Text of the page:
- TM Forum’s Open Digital Architecture (ODA) has attracted a lot of support
- Now key supporters are building a test platform
- That, plus a reference architecture, comprise a telco component ‘factory’
- The move will help get cloud native, interoperable software components into networks faster
With its Open Digital Architecture (ODA) approach gaining significant traction amongst network operators and vendors alike, the TM Forum has taken the next step in accelerating the availability of cloud native, interoperable, standardized software components by collaborating with multiple Forum members to build a test platform that will be part of a telco software component factory.
The ODA initiative has been around for a while, but got a major boost this summer when a welter of major industry names, including BT, Deutsche Telekom, Telefónica, Telenor, Amdocs, Netcracker, Nokia and Oracle, all pledged support, adding to the efforts of existing ODA champions such as Orange and Vodafone. (See Orange CIO: The only way is cloud native.)
Now, with ODA becoming a byword for interoperable telco software modules and operators prepping to demand ODA compliance in their RFI and RFQ processes, a diverse group of companies including Accenture, Oracle, Orange and Vodafone, are to develop a test bed under the auspices of the TM Forum’s ODA Component Accelerator project. The details of the test platform development and the full list of companies involved can be found in this Forum announcement.
The test bed development is just one part of that project, explains George Glass, the Forum’s CTO.
“There's two parts to it. One side of it, we're developing the reference implementation of the architecture, a development deployment environment that you can actually construct, [comprising] an operating system and a DevSecOps CI/CD pipeline-type environment where you put your component into that and deploy it into an operational environment, so that’s on the development side. And on the run side, if you don't want to participate in actually building the canvas for the operation and management of the architecture, you can build your components… and then test and verify those components.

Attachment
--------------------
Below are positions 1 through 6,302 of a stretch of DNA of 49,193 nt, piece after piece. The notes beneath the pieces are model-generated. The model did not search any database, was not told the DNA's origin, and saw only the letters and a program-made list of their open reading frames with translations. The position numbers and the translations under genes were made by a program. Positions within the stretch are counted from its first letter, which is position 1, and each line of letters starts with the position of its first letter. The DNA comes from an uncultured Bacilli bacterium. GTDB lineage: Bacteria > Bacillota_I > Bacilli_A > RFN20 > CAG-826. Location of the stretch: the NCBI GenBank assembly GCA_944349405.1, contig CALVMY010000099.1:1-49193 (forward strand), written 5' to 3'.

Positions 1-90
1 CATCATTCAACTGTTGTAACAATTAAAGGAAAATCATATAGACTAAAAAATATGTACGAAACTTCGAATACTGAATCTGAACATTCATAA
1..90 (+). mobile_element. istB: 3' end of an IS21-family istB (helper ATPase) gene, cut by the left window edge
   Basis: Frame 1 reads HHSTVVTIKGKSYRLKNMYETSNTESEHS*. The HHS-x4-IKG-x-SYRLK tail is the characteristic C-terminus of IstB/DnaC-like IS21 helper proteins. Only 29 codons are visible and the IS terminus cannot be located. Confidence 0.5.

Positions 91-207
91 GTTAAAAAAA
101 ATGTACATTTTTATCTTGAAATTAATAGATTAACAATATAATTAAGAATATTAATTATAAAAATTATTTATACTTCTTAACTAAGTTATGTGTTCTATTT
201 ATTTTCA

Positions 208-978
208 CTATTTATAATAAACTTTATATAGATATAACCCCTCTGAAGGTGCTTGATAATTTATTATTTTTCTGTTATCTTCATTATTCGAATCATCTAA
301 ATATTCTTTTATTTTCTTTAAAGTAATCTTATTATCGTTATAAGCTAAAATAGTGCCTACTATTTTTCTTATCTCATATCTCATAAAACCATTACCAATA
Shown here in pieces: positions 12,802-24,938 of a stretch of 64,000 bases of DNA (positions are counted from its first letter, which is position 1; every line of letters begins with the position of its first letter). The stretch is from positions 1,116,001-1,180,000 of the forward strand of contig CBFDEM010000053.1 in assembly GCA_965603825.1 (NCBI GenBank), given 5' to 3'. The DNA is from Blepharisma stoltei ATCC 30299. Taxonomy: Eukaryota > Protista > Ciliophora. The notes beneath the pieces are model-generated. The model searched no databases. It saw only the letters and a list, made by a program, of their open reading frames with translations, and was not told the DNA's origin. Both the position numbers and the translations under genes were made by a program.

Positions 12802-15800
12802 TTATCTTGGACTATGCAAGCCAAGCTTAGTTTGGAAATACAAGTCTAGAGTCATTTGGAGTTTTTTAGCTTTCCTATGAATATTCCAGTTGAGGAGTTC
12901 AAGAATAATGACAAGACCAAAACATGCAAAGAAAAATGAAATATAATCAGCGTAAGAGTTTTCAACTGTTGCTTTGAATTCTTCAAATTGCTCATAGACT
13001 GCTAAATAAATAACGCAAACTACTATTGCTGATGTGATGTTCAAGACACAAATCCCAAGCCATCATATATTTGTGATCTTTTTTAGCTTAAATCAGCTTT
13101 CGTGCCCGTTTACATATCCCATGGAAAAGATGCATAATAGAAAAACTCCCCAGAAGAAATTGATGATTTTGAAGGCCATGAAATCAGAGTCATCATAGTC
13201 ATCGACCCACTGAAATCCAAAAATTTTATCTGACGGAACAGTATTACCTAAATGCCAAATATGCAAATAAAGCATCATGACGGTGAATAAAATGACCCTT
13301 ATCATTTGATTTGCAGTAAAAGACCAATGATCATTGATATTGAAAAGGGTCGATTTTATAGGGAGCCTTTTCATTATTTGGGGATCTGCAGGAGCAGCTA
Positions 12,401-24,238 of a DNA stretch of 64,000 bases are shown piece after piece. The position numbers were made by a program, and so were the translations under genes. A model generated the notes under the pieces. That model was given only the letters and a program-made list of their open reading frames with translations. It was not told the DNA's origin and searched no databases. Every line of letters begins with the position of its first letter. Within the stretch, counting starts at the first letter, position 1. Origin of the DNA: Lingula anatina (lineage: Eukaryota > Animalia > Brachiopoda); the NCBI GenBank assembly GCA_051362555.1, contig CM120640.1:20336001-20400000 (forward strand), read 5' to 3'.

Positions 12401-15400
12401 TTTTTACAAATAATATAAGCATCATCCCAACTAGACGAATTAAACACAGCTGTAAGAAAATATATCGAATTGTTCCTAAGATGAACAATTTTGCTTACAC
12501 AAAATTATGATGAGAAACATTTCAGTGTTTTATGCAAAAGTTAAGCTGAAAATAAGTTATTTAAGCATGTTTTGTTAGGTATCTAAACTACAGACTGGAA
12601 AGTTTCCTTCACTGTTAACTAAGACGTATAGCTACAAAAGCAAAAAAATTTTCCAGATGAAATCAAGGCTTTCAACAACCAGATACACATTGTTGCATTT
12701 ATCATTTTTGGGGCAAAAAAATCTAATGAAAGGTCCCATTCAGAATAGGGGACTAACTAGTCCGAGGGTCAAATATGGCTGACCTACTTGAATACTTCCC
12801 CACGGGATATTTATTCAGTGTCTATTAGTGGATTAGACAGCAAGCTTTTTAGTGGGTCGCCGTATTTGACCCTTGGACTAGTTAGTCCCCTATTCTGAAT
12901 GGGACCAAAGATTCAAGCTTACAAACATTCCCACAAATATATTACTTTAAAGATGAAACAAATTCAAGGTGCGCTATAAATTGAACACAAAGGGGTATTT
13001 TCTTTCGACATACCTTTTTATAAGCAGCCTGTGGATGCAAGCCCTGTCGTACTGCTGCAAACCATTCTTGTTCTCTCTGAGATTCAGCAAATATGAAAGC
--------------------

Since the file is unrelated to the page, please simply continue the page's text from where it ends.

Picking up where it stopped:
So the idea is that we will develop the overall environment – we will establish the reference implementation and we’ll develop the specifications of an ODA component,” including the “APIs that represent the business capabilities the component exposes. That then gives us a very rich definition of a component in this new architecture. We will then develop an environment that allows our members to build those components, bring them to the environment and then test them. We will then develop that even further and produce tooling around that so we can actually test and validate ODA components and certify those components… Members can bring their components, modify them to comply exactly with the ODA reference implementation, and then demonstrate those in the component accelerator project.”
Glass says this “component factory” is being developed initially for the “telco industry, but then expanding beyond that, because we always positioned ODA as an architecture for a digital ecosystem for any digital service provider that wants to participate in those ecosystems.” That idea plays into the fast-developing notion that large enterprises will soon be building and running what will essentially be mini next-gen communications networks, often-times using disaggregated hardware and software components underpinned by open interfaces.
So what happens next and when? Can operators be expecting to peruse an ODA app store any time soon?
Glass says the first development “sprint” is underway and will run through January to develop a minimal viable product “and actually get a lot of the concepts up and running in the accelerator project. By the time we get into the second ‘sprint’ in February, March next year, we're hoping to have a number of components [tested] and that fits nicely with our launch of our catalyst projects… So rather than the catalyst teams going off and trying to build things from scratch, effectively we will have a set of components the catalyst teams can pick up and start to use that are ODA compliant… we collaborate on stuff and we test it through the catalyst programme, which gives us a very sort of rapid proof of concept.”
Glass expects that by the middle of next year, some members will have used components to develop broader solutions and provided feedback and the work towards a compliance program for ODA components that can meet operator RFI/RFQ requirements.
In the meantime, that minimal viable product will be developed using Kubernetes and Docker in an AWS EC2 environment, with a view to extending that to other public cloud environments in the future.
- Ray Le Maistre, Editorial Director, TelecomTV
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